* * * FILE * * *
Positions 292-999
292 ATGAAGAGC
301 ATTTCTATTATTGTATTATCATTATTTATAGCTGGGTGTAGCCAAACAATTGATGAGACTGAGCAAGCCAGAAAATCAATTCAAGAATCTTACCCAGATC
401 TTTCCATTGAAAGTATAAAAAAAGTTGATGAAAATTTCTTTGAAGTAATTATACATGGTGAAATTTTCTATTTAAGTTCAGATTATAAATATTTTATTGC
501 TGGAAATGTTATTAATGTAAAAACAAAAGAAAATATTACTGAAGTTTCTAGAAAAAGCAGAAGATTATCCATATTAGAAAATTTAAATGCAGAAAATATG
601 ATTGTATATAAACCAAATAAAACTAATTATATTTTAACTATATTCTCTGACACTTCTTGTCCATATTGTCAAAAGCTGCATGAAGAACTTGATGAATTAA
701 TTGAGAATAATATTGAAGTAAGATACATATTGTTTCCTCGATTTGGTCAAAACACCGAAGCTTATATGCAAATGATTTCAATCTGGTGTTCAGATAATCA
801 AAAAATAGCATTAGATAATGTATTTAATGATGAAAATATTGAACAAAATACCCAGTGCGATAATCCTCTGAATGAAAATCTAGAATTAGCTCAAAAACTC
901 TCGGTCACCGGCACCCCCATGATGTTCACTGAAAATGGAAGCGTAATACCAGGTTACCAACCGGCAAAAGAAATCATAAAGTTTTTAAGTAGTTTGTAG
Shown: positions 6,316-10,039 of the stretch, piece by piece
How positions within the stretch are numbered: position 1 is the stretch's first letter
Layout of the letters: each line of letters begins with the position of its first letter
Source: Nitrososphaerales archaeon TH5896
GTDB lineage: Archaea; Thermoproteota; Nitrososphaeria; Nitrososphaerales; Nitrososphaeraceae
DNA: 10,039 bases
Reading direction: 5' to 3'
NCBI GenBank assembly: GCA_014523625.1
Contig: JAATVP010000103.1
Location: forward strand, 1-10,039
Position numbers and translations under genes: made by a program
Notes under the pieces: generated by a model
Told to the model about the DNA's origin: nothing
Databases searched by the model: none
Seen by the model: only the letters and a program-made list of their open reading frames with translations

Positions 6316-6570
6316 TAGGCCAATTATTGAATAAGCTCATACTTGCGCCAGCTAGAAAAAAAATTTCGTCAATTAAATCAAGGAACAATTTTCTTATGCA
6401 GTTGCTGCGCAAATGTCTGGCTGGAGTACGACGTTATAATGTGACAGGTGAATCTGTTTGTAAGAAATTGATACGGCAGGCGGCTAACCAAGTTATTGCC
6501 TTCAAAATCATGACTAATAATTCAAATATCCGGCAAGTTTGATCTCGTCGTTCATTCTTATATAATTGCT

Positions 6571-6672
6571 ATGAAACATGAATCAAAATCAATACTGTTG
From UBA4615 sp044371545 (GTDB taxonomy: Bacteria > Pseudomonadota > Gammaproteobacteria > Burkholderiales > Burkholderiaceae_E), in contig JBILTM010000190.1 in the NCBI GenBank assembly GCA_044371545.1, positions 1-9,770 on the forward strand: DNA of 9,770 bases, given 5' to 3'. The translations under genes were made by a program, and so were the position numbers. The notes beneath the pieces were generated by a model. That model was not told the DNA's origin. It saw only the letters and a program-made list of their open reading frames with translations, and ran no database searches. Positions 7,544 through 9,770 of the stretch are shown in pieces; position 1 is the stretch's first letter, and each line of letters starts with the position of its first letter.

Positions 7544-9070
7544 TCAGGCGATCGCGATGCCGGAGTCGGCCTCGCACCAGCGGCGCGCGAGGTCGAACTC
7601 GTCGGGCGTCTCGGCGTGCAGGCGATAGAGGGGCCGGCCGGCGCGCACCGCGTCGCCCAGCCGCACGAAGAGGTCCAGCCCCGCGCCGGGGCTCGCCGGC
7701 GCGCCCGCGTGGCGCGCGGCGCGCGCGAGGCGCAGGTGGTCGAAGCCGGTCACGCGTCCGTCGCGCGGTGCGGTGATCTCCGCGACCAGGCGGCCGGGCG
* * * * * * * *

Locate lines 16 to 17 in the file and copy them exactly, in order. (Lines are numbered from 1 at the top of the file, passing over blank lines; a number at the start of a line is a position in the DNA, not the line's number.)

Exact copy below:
Reading direction: 5' to 3'
NCBI GenBank assembly: GCA_014523625.1